A tragic accident recently left a 10-month-old infant on life support in Illinois. According to WGNTV, the infant was in a Hyundai Elantra that was sitting in the right lane of Eastbound I-190. The car the infant was in had no lights on and the vehicle was not moving at the time of the accident, which occurred at 3:30 AM on a Sunday morning. The Elantra was struck by a Honda Odyssey, causing injury to both the baby and the other person inside of the car.
Unfortunately, the infant was reportedly not properly restrained inside of the vehicle at the time of the accident. Both the driver of the Elantra and the driver of the vehicle who rear-ended the Elantra were injured and had to be transported to the hospital. It was the unsecured baby whose injuries were the most severe, though.
This tragic accident illustrated how important it is for parents to ensure that infants and toddlers are kept secure while they are riding in cars. Parents.com reports more than 1,700 children under 16 are killed in car accidents each year, and another 240,000 kids are hurt. Some of the deaths and serious injuries could be prevented if parents used car seats or booster seats correctly.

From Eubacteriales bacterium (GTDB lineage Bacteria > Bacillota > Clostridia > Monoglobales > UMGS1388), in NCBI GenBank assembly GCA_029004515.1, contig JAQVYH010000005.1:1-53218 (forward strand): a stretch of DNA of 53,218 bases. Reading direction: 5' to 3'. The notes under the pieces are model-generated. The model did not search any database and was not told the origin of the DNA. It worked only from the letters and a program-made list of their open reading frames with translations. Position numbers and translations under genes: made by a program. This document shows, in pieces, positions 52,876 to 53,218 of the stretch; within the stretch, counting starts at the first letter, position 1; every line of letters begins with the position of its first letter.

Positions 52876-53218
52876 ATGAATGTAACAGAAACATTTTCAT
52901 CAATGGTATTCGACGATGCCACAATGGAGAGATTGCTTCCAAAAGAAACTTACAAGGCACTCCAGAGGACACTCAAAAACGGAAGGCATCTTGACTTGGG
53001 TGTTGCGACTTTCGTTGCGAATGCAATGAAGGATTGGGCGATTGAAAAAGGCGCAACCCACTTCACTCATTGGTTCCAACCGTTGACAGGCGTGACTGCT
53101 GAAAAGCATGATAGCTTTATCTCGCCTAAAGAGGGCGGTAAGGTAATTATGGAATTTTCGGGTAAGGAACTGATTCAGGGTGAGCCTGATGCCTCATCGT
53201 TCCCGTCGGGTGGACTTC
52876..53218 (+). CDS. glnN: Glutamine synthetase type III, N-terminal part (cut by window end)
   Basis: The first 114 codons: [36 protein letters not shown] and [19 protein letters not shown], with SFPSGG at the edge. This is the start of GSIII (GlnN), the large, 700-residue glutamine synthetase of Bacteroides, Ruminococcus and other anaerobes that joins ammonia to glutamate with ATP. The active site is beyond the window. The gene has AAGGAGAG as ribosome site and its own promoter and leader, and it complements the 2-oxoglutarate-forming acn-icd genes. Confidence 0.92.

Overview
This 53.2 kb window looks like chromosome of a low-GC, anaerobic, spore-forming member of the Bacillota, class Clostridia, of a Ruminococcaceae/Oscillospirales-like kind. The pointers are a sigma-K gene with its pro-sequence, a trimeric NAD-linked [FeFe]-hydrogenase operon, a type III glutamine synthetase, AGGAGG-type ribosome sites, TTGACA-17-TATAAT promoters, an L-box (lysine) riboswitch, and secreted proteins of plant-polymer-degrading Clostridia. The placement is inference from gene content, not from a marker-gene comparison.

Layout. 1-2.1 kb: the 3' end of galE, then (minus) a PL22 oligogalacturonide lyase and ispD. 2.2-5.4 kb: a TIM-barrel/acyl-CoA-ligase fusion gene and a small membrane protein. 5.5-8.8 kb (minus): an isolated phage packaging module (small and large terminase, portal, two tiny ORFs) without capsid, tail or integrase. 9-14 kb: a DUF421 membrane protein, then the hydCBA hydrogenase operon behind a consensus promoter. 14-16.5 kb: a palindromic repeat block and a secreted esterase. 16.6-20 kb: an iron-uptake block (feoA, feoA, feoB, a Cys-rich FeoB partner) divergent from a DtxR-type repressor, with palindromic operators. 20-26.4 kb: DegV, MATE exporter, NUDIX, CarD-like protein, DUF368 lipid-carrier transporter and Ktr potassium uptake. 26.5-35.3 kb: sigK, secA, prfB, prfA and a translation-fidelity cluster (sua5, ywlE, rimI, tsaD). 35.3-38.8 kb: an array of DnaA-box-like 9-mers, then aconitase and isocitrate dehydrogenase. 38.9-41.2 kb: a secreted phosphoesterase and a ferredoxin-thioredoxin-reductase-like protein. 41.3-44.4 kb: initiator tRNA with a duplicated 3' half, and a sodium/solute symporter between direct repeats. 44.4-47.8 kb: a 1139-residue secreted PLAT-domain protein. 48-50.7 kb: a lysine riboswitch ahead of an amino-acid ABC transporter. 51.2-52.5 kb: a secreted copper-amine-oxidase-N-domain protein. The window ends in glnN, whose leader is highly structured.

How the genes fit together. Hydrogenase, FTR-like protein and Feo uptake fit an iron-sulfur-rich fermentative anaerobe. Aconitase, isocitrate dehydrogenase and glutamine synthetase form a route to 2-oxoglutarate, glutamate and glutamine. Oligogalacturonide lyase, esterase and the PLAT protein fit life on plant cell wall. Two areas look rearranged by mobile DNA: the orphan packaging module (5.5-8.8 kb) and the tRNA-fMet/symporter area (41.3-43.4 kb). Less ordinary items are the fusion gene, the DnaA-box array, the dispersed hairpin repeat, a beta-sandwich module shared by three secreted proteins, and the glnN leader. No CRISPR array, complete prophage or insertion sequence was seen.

According to CBS.com, car seats and booster seats can make a really big difference in how a crash affects a young child. If an infant is properly secured in an appropriate infant seat, the chances of the infant dying in a car accident are reduced by 71 percent. For toddlers, the chances of dying in a car accident are reduced by 54 percent through the use of a booster seat.
Even older kids could be saved if parents continued to use booster seats as long as safety experts recommend. Most kids should actually continue to ride in the back of a car in a booster seat until they are eight years old. Unfortunately, a lot of parents stop putting their kids into booster seats as they get older. This is why Parents.com indicates that the risk of death is higher for kids ages four to eight, as compared with kids under the age of four.
A lot of parents who try to use car seats also end up making errors that result in their safety efforts for their kids being less effective. According to Forbes, more than 95 percent of parents of newborn babies make errors in the way car seats are used. Parents make mistakes both in how they position their infants in the car seat and how the car seat is installed.
Of the parents who make errors, around half of the parents make at least five mistakes. The parents least likely to make these errors already have older children, so parents may get better at protecting infants with more practice.